As Minot grows, so does the workload for Minot Fire Department officials who fight fires by preventing them.
Keeping up with regular schedule of inspecting commercial buildings for potential hazards has become more difficult for the department, officials say. Instead of annual inspections of each commercial building or apartment complex, it can be a year and a half between inspections and that time has been lengthening.
"We don't have enough resources to do all the apartment buildings. We just do the larger ones," said fire inspector Jon Squires, who aims for 1,250 inspections a year. "If I can get that many done, then I will have done what I can do. I am making sure I am pushing myself to get as many in as I can."
Brent Weber explains features of a city fire truck to preschool children at
Escuela Sept. 24. Assisting is Mitch Tomlinson.
The Minot City Council added salary for a second fire inspector in the 2013 budget. The department wants to get someone on the job as soon as possible next year, through either promoting from within or hiring from outside. How quickly the new person jumps into the duties will depend on any extra certifications that must be obtained first.
"I am confident if we had two people we would do more than double because you could work together," Squires said. "It's more than just doubling your efforts. There's cooperation in working together. Minot may be able to do every business in a year and maybe find things that have been pushed to the side because they are less of a risk."
Fire marshal Ed Hausauer agreed that there are efficiencies with two people just by stationing them in different parts of town to save on travel time on the city's busy streets.
As current fire inspector, Squires inspects existing commercial structures, with some review of new construction. Hausauer handles many of the inspections of new buildings, which can entail multiple visits during the course of a project's construction. Fire inspections include a variety of reviews, from testing sprinklers to checking firewall seals and alarm functioning.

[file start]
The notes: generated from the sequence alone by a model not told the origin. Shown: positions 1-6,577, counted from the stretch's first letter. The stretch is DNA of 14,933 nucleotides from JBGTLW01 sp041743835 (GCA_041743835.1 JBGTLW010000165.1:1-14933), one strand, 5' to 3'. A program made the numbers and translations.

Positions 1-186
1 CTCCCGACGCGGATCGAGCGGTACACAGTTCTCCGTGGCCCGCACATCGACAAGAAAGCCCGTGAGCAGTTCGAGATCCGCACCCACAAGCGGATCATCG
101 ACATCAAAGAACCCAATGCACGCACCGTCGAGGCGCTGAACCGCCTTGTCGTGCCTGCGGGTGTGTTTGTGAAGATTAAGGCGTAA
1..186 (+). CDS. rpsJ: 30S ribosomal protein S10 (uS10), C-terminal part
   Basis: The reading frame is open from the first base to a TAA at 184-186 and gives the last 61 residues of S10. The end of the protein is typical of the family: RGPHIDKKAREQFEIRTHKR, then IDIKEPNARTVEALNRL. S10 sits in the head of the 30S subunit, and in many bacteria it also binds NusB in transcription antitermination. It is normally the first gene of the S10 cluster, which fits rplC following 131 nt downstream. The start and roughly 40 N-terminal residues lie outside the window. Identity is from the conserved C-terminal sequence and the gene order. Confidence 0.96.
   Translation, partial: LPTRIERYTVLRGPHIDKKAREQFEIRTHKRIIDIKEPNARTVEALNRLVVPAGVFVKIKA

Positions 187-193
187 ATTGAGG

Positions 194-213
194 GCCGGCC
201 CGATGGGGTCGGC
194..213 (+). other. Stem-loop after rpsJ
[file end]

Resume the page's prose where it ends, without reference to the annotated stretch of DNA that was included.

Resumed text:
Operations such as child-care facilities and liquor establishments require the inspections annually to maintain their licenses. Hausauer said some higher risk operations should be inspected more often than once a year. Although the oil industry has been conscientious about its facilities, the additional oil-field chemicals and explosives being stored in the city warrant more monitoring, he said.
The role of the fire inspector includes public education through presentations to school students, community groups or in public settings. The fire department has a booth set up and a fire truck on display at Dakota Square Mall this week.
"We don't want people to have a fire," Squires said. "One of the better strategies for keeping fire from happening is to let people know what the hazards are."
Regular inspections provide another avenue for education.
"Whenever we do a visit, we try to stress some kind of safety at the same time. Most places, there's something we will find that they have neglected. Sometimes it's simply maintenance," Squires said. "I don't mind taking a little more time at a place if we can affect behavior that makes things safer."
Squires said he typically doesn't issue citations, preferring to see owners fix the problems as quickly as possible. Fines can be as high as $500 a day for not having a fire extinguisher.
Years ago, the fire department offered home inspections by going door to door in sections of town. As time went on, only about a third of people were home so it became unproductive, Squires said.
"It's still listed as one of the top strategies for preventing home fires," he said. The department still will perform home surveys by appointment.
Generally, people are pretty confident of the home's fire safety, but inspectors commonly find hazards, whether it's a gas can stored in the house or clutter in the basement that could fuel a fire, Squires said.
Squires, who has been with the department since 1984, has worked in inspections since the late 1990s. A few years after he joined inspections, the department re-established the inspector job title.
The department also has a fire fighter on each of three daily shifts who are designated to perform inspection duties. However, Chief C.J. Craven said the system no longer works as it did when Minot had a stable department, without the turnover that has left the department short of experienced staff. Now fire fighters cannot be spared from other duties to perform inspections.
Adding another fire inspector will just get the department back to where it was a few years ago, he said.
Hausauer said the department was falling behind in inspections before the oil activity stepped up the pace in the city. Now it is "way behind," he said.
Missed inspections can result in conditions that lead to fires, and many businesses never re-open after that type of setback, Squires said.
Businesses also may have more difficulty collecting on insurance if unsafe conditions existed because inspections weren't done, Hausauer said. If fires occur, inspections become important for fire fighters, whose lives may depend on building safety features working as intended, he said.
Maintaining regular inspections benefits the entire city, Craven said.
"Prevention is the key," he said. "We want to stop fires before they start. That's our job."